Sketchy details 

7 January 2014


What is your first memory of the television set being on? Some maybe reminded of images from programmes which have stuck in their head, others catchy theme music then come the moving images so unique, that are hypnotic to young eyes. The television ident, for all with the amount of design which they have put into them are most memorable in itself. From the simple to the sublime, it is these designs put on a scale with other design classics of their age.

For myself, they were the gateway to the programmes themselves, mini masterpieces placed in front. But before the days of the access of the internet, the only way of recalling them was to physically draw them down on some paper. In some cases, this was either on any old scrap of paper, but such was the meticulous of recreating them. I would fill pages and pages of drawing pads with colour representations of the latest ITV logos of the time.

Now some, like the actual idents themselves were easier to commit to paper. The London Weekend Television logo being one of the easiest to draw and when shown as a still ident or caption one of the most most iconic. By not having, a huge budget and also animation department to hand, just two felt tip pens would suffice by drawing the letters L, W and T, producing a quite satisfactory result overall on a page. The more daring, would take the logo and reproduce to almost artistic form by drawing by pencil, colouring in the ident and also the background as well as the lettering. But we didn’t have for this and a simple sketch would just do, as it would look like an impression of the LWT river ident.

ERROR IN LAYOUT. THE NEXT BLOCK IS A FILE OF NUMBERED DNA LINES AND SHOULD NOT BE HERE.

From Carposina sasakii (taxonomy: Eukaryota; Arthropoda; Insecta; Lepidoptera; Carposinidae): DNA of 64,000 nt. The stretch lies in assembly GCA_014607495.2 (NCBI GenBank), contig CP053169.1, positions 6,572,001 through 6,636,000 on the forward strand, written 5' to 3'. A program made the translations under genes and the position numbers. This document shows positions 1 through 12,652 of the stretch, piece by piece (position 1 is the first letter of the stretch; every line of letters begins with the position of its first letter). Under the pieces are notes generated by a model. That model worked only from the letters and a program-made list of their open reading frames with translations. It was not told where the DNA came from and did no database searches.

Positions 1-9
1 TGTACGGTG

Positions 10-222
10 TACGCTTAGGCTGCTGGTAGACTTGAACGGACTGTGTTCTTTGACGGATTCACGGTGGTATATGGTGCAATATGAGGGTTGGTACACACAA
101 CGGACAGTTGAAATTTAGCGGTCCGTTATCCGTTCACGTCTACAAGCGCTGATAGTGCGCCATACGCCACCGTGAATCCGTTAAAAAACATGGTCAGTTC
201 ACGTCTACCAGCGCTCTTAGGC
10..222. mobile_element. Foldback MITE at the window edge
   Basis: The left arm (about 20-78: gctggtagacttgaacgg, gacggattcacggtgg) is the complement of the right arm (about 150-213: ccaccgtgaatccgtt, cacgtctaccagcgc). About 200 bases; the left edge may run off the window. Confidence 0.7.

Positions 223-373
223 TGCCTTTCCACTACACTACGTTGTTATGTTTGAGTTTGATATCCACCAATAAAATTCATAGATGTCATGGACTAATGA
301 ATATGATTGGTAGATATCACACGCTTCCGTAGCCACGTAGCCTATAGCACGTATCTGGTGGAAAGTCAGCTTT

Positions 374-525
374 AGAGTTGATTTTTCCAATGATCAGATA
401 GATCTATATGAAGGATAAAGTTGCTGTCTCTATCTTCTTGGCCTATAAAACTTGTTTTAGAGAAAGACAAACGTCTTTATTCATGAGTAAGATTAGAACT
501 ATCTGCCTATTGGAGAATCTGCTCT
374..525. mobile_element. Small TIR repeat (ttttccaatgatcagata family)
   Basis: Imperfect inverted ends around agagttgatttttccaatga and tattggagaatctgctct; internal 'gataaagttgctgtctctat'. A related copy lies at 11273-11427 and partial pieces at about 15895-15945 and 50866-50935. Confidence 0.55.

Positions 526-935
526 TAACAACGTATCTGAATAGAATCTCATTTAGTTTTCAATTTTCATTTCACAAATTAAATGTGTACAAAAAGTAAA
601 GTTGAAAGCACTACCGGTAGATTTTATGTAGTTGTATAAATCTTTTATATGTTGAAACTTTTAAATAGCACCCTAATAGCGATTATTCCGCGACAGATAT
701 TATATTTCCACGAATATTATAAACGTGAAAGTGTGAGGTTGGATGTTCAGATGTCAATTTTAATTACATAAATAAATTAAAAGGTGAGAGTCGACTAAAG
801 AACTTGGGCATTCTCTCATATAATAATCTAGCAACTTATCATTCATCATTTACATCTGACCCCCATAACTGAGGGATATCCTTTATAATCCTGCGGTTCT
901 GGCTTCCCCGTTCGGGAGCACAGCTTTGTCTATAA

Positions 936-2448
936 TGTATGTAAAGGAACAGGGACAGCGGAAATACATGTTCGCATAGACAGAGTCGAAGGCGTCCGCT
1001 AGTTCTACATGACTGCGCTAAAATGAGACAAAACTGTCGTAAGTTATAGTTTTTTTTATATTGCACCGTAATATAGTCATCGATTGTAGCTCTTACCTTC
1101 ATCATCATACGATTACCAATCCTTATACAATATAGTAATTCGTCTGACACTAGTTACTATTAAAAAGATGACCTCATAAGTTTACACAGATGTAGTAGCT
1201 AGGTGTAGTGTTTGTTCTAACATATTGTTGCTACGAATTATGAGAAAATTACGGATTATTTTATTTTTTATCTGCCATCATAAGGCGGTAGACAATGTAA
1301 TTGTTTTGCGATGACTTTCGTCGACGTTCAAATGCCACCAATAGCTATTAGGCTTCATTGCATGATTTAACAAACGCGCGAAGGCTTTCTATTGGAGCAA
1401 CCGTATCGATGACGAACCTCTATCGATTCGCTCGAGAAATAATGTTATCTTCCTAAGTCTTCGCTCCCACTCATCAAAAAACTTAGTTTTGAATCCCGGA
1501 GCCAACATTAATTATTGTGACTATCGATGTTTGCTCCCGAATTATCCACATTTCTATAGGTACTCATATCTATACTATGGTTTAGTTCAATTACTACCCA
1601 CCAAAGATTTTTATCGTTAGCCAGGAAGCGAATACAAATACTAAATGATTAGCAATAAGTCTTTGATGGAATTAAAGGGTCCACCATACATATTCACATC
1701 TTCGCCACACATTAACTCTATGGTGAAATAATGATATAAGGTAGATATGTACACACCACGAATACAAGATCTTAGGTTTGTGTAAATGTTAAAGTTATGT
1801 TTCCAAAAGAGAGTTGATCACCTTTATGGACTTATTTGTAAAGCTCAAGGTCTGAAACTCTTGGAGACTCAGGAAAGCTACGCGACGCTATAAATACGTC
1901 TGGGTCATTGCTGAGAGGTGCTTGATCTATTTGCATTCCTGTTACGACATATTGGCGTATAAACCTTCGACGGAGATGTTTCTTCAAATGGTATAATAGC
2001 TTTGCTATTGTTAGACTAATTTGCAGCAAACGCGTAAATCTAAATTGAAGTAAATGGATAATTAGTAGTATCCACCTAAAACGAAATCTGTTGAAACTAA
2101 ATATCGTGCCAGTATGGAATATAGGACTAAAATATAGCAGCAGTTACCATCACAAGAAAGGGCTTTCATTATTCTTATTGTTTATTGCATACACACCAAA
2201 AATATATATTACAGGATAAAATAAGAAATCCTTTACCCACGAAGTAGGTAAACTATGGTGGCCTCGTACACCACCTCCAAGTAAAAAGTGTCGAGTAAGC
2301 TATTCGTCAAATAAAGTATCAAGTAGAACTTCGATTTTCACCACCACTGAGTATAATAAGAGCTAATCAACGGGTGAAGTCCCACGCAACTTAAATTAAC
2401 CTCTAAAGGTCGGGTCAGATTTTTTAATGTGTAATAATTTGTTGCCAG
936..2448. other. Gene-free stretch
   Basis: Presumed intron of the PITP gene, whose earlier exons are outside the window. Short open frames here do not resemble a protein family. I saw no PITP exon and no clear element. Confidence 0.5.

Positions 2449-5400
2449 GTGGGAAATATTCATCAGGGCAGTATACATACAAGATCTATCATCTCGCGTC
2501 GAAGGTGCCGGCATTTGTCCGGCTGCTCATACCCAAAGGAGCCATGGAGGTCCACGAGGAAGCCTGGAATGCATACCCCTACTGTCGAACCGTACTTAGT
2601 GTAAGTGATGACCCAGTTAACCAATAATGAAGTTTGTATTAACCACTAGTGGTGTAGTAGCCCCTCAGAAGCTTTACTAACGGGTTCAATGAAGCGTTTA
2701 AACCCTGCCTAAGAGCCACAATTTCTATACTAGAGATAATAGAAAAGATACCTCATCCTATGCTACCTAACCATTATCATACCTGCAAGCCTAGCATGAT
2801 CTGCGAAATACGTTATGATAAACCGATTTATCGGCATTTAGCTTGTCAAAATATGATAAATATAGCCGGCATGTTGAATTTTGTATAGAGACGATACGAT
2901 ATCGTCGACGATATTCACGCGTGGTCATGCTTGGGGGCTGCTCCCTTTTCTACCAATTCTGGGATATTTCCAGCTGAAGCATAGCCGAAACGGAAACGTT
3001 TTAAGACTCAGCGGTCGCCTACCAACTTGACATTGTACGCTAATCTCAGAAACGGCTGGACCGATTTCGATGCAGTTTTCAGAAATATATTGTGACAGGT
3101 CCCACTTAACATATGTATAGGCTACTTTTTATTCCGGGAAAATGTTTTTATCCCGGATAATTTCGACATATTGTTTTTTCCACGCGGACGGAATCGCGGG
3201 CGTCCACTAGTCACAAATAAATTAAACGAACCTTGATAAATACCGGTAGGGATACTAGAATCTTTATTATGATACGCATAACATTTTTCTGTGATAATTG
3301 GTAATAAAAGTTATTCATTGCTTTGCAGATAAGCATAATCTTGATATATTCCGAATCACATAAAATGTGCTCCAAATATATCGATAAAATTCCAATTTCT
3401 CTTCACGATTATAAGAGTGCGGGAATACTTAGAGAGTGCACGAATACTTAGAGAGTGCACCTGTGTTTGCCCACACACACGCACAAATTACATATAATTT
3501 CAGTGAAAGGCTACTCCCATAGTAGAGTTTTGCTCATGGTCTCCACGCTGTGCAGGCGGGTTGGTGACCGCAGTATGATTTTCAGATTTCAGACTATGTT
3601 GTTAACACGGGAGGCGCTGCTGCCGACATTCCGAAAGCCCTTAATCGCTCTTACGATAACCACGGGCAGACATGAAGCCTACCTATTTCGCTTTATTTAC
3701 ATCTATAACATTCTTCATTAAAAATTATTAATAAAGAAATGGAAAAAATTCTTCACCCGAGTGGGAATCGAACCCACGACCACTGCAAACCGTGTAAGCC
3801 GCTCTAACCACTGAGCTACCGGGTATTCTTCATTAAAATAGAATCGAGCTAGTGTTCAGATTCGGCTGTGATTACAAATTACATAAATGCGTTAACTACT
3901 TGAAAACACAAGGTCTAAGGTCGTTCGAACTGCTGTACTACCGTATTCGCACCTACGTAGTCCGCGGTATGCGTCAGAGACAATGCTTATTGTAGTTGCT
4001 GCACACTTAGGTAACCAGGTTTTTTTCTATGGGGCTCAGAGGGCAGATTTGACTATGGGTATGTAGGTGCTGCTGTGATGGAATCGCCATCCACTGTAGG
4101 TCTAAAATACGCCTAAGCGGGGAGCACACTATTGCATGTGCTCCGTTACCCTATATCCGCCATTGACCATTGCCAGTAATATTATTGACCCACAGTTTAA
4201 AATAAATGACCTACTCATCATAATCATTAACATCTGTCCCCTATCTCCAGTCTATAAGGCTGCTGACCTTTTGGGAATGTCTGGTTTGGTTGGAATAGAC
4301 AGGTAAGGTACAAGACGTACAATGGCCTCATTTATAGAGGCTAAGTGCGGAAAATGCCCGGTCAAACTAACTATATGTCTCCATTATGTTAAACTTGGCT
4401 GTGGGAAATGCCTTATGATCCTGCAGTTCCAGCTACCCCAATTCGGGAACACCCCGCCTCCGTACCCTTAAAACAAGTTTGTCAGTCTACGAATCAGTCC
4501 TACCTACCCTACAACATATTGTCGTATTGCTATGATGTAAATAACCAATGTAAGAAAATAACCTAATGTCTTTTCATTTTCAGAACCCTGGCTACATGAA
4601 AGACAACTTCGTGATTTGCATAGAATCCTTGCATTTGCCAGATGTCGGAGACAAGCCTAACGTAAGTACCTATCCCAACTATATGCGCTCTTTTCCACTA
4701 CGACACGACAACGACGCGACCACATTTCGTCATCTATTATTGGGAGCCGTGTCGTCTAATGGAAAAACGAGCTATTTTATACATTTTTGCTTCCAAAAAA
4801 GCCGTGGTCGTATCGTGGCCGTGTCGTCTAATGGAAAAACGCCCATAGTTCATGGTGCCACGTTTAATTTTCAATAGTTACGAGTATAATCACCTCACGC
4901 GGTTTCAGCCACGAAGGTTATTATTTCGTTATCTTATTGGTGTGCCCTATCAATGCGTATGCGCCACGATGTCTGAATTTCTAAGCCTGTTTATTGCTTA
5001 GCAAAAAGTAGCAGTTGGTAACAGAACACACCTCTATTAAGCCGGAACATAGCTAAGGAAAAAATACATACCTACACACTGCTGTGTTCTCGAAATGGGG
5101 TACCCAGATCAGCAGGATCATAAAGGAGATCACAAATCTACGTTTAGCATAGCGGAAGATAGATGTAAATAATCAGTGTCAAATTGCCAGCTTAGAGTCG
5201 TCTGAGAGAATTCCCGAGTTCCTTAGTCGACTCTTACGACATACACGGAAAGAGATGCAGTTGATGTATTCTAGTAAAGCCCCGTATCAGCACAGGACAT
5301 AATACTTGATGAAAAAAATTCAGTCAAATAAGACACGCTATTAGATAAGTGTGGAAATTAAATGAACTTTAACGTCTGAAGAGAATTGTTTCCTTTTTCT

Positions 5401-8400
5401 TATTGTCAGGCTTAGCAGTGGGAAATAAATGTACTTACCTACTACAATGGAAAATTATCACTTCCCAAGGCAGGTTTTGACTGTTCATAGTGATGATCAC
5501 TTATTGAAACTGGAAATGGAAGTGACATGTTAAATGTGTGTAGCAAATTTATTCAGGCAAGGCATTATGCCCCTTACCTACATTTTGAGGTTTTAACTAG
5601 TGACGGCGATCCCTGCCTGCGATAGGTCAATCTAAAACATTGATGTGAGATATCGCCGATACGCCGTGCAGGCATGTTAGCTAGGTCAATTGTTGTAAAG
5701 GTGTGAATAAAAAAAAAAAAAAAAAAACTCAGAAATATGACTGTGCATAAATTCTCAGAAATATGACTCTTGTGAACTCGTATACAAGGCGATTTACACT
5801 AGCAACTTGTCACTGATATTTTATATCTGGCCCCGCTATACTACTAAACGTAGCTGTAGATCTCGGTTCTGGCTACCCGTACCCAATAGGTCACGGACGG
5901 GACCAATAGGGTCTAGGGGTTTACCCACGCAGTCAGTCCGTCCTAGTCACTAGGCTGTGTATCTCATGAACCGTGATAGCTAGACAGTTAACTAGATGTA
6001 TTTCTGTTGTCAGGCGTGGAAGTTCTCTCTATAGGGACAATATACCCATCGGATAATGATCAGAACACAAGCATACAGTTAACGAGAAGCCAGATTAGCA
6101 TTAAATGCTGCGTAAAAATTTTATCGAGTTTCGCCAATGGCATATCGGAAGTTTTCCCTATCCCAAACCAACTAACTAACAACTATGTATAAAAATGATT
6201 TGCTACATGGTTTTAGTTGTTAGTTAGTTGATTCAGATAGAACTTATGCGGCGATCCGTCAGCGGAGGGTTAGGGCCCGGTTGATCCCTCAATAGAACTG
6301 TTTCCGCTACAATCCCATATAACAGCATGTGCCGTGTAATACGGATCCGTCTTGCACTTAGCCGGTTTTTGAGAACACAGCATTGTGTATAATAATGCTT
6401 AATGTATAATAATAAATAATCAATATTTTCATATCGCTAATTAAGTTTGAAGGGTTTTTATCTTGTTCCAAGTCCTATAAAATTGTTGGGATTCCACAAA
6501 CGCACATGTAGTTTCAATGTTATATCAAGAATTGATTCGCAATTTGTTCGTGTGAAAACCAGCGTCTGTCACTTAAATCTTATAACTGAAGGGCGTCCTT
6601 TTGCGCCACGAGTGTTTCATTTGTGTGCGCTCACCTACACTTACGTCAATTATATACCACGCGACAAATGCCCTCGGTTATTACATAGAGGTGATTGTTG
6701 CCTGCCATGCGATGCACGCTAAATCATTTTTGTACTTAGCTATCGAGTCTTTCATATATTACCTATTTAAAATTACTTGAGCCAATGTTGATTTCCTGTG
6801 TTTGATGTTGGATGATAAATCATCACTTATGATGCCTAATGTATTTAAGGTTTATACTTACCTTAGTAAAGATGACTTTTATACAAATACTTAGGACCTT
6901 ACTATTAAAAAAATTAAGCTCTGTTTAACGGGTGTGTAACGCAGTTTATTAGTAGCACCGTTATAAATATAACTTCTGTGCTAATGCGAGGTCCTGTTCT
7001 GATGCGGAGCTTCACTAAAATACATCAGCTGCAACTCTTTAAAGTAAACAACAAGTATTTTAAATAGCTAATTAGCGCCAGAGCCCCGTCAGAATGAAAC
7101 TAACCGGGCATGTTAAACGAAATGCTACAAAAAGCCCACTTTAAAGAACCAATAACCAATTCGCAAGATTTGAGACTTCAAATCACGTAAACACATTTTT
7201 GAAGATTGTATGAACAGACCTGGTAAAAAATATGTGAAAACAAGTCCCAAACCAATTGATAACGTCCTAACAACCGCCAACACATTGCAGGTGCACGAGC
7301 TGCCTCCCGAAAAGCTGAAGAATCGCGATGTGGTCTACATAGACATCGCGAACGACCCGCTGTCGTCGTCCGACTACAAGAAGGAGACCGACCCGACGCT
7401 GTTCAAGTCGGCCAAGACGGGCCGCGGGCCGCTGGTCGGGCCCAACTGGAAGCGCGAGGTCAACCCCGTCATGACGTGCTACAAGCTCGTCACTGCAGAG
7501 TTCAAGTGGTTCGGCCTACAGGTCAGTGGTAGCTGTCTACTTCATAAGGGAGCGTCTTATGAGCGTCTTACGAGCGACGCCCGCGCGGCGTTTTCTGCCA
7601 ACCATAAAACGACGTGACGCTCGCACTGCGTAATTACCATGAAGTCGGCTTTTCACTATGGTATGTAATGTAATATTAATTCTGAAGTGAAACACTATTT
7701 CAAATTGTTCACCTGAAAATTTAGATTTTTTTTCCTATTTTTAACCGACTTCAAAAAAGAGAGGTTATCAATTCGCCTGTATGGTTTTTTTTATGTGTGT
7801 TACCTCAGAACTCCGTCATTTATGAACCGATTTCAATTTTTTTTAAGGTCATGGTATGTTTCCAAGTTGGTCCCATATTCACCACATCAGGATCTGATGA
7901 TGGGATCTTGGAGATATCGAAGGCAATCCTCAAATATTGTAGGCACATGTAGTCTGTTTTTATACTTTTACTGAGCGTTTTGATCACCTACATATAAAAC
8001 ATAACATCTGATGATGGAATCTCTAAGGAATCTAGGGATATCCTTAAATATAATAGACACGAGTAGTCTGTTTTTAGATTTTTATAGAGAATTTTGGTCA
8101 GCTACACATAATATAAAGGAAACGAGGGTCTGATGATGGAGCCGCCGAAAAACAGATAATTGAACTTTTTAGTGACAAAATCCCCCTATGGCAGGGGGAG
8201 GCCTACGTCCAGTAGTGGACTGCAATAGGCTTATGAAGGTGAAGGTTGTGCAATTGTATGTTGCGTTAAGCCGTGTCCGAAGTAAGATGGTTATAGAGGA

This may seem strange to some, but at some point and another everyone has had a go at designing something or other from their imagination, from fantasy bus liveries and logos, through drawing space rockets to even designing imaginary football kits. Now they may seem a distant memory to most, to others they became the reality themselves. Even Kif Bowden-Smith of this website when recalling his younger days in ‘Kif’s Story’ at the affiliate site the Meldrum Home Pages, tried to predict the identities of the incoming ITA franchises in 1968 by doodling them on his writing books whilst at school. But such was the power of drawing them for myself each time I saw a new ident from companies which had passed or even asking people what they look like, I would try and draw them, fervently trying to recreate them as I understood them to be without any pictures or guides to go on.

Being a viewer in the Southern/TVS area as a child, these were easy to remember even from a hazy memory of them. But they were not always to get right though, the actual details of the Anglia Knight was difficult to do because of the model itself. Having only felt tips and paper, it was hardly the most accurate drawing at all. As having never drawn a proper horse before, it could be tricky at the best of times! The Thames ident from 1968 to 1989 was similarly so, a photographic like ident, it was easy to some of the buildings both ways up, but other with their intricate details were nigh on impossible to do.

Though it was the excitement of seeing something you had done, even though drawn from memory on a piece of paper. That it was almost as good as what was appearing on the screen at the time, when Channel Four launched, it was out with the pens copying the logo and even by pulling in it close to your face humming the channel’s ident music, it seemed real and something that had been created by your fair hand was as good as any graphics department could do for a lot more money.